You may recall that, following the French ministerial visit to Ottawa last March, it was agreed to hold another round of trade talks this autumn. The way the matter stands at present is that, after consulting other interested Departments, we agreed to a French proposal. to hold a fourth round of talks in Ottawa, commencing on October 15. In view of the relatively short period of time before the meeting, I thought it might be useful to review briefly the nature and scope of the earlier meetings and to summarize the information we have available concerning the agenda for the meeting next month.
2. The French, as you may remember, have continually taken the initiative with respect to these meetings. Their original proposal early in 1950, which we resisted, was that a Franco-Canadian Continuing Committee should be set up along the lines of the Canada-United Kingdom Continuing Committee on Trade and Economic Affairs. The forthcoming round of talks is the fourth of a series which began in Paris early in 1950, following Franco-Canadian agreement to hold informal economic talks from time to time. French delegations to these meetings have been headed by the Director-General of Economic Affairs in the Ministry of Foreign Affairs and have included officials from other Government departments and from the French Embassy in Ottawa. The Canadian delegations to these meetings have been headed by a senior official from the Department of Trade and Commerce (the Canadian delegation to the last meeting was headed by Mr. Bull of Trade and Commerce) and have included senior officials from Finance, Department of Defence Production, External Affairs and the Tariff Board. In addition, at the last meeting Mr. Rasminsky from the Bank of Canada and Mr. Stein, the Under-Secretary of State, were present for some of the talks. By mutual agreement, the senior French representative acted as chairman during the first two meetings which were held in Paris, while the senior Canadian representative chaired the last round of talks which were held in Ottawa in May, 1951. I assume that all parties will be agreeable to a similar arrangement at the forthcoming meeting.
3. In general, previous talks covered a variety of subjects such as tariff adjustments, French sales in Canada, the release of French assets, etc., and, although from our point of view there have been no important substantive issues, we have felt it wise to respond sympathetically whenever possible to suggestions made by the French in these fields. In addition, we felt there was some merit in having joint meetings from time to time to discuss trends in trade and current difficulties, although we have always been apprehensive lest other countries suggest similar meetings with us.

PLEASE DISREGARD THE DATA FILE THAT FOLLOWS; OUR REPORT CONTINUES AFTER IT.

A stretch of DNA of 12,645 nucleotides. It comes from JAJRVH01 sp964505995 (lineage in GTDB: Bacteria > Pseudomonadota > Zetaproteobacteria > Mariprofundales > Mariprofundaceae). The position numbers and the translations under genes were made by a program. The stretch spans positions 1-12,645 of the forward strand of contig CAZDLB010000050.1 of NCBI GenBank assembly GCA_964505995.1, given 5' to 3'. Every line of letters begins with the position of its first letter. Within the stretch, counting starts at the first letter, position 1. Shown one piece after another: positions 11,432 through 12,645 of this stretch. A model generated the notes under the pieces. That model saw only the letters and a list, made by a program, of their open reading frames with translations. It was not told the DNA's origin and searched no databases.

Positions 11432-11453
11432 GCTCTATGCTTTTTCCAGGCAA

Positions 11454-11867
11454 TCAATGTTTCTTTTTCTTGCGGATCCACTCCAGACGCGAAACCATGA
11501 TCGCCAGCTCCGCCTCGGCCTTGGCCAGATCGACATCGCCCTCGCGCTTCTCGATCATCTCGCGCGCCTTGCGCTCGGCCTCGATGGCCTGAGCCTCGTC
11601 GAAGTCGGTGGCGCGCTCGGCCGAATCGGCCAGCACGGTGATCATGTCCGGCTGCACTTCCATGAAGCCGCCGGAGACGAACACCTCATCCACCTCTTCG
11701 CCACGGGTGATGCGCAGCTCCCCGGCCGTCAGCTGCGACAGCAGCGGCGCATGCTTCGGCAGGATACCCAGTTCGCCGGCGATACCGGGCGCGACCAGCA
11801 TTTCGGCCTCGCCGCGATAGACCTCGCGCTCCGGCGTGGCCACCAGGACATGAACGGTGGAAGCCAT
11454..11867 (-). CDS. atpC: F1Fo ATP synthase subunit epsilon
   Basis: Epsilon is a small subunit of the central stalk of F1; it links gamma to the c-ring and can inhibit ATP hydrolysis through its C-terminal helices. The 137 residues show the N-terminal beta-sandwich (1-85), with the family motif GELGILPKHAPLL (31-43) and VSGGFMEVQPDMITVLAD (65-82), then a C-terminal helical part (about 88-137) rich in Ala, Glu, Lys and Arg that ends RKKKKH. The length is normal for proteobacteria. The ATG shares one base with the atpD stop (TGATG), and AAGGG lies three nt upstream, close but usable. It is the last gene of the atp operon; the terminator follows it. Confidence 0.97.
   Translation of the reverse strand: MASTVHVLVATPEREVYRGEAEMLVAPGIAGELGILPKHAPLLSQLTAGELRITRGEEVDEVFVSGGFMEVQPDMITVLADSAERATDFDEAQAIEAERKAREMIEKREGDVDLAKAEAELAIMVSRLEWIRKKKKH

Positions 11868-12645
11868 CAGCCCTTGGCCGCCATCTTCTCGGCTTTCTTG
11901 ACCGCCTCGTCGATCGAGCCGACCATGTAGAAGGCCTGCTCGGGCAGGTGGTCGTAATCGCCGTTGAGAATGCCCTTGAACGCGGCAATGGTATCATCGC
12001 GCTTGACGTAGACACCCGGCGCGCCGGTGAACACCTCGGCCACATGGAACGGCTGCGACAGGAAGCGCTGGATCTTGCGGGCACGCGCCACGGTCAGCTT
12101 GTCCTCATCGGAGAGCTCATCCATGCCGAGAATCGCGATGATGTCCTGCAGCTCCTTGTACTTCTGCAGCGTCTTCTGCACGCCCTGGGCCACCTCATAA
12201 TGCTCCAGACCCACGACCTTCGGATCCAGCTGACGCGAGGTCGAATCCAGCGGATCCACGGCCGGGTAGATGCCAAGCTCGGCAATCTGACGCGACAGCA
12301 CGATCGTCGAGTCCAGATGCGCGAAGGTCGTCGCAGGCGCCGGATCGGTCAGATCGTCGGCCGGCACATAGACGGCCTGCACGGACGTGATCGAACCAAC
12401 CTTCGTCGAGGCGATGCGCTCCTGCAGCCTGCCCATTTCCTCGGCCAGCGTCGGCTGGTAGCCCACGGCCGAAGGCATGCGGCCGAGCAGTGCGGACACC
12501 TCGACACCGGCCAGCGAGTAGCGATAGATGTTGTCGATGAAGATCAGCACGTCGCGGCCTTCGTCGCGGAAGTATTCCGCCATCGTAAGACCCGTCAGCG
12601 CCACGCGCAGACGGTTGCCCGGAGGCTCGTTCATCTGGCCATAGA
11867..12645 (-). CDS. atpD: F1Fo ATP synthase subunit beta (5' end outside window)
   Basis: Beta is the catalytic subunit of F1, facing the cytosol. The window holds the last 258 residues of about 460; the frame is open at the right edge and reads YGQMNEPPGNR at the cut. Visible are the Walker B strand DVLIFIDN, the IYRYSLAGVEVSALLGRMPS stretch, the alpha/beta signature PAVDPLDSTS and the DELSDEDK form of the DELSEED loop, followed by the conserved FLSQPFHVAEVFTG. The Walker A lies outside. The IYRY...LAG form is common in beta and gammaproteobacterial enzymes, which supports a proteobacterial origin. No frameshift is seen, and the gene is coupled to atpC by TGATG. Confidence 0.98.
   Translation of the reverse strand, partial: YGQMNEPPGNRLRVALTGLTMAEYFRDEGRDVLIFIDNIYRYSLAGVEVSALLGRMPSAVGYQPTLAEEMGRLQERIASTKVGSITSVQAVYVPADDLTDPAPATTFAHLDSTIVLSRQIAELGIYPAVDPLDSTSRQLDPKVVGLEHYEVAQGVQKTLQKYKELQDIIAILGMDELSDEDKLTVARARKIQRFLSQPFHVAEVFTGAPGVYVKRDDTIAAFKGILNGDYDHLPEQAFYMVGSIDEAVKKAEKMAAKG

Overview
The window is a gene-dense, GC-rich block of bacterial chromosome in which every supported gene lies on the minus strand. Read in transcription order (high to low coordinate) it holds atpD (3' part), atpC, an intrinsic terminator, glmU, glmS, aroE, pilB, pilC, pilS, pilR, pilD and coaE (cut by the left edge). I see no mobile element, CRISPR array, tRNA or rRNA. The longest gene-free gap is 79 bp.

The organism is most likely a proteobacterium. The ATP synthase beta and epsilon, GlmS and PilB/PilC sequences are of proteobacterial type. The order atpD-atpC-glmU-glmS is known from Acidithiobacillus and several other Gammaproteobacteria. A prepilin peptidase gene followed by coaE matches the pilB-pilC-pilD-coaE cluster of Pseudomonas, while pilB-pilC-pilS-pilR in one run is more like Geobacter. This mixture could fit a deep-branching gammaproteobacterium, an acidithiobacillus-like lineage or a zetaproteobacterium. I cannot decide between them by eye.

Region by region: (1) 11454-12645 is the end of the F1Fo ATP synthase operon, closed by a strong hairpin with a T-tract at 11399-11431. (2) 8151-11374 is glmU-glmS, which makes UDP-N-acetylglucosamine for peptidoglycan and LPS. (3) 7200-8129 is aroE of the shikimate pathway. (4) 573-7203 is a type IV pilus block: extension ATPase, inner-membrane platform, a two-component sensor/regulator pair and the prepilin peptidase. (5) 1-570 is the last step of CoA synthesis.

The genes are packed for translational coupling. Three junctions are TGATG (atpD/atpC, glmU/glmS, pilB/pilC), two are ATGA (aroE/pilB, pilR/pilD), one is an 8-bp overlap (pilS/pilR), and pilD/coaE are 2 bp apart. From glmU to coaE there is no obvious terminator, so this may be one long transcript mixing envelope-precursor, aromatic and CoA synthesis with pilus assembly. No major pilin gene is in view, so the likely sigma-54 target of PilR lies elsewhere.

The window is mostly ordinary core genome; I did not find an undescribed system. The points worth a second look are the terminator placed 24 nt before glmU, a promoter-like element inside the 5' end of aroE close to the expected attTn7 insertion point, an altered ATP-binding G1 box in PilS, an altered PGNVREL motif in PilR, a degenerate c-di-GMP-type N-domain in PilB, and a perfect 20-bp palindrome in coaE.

4. With respect to the agenda of the forthcoming meeting, an extremely meagre supply of information has been received from French sources, but we have been somewhat hesitant to press the French lest we should appear unduly interested in the meetings. However, on the basis of information obtained during and since the French Premier's visit, it appears that the French will wish to discuss the following items:
(1) French trade balance with Canada, It was agreed during M. Mayer's visit that this question should be discussed at future trade talks. I think the French understand that this is essentially a problem for them to attack and that our willingness to discuss the question does not imply any commitment on our part to obtain a better bilateral balance of trade.
(2) Tariffs. At the last meeting in 1951 the French indicated that experts might usefully examine the Canadian tariff structure in order to see whether or not further specific reductions might be advantageous to France. In this connection, M. Cailleteau of the French Embassy recently asked Dr. Isbister of Trade and Commerce whether we would have a list of tariff requests to submit to the French corresponding to the list which they propose to submit to us. We have, of course, no intention to submit such a list and, although we are prepared to discuss any items in our tariff which the French may propose for consideration, it is difficult to see how such discussions could be but a preliminary examination prior to general negotiations in GATT.
(3) An exploration of the Canadian market.
(4) Investment. Canadian investment in the French Union and possible French investment in Canada.
(5) DND Housing in France.
(6) Off-shore procurement -- with Mutual Aid funds and for ordinary defence contracts.
(7) Visits of Canadian Tourists to France.
5. The question of a press release is also important. I suggest that as soon as possible after the arrival of the visitors, a decision should be taken as to the desirability of issuing a press release at the conclusion of the talks. An early decision on this score would permit careful consideration of the text of any communiqué. In this connection, it would be well to remind the French of our desire to avoid publicity which might encourage other countries in turn to ask for bilateral official trade discussions with us at regular intervals.
6. In the light of the above, I suggest that you might usefully discuss with Mr. Bull the following matters:
(a) Canadian representation.
(b) Chairmanship of the Committee.
(c) Scope of the meeting.
(d) Press Release.
(e) Possibility of a preliminary meeting of Canadian representatives to concert a "Canadian line".
With respect to (b), you may wish to suggest to Mr. Bull that in view of his Department's interest in the meeting he might be willing to act as chairman of the discussions.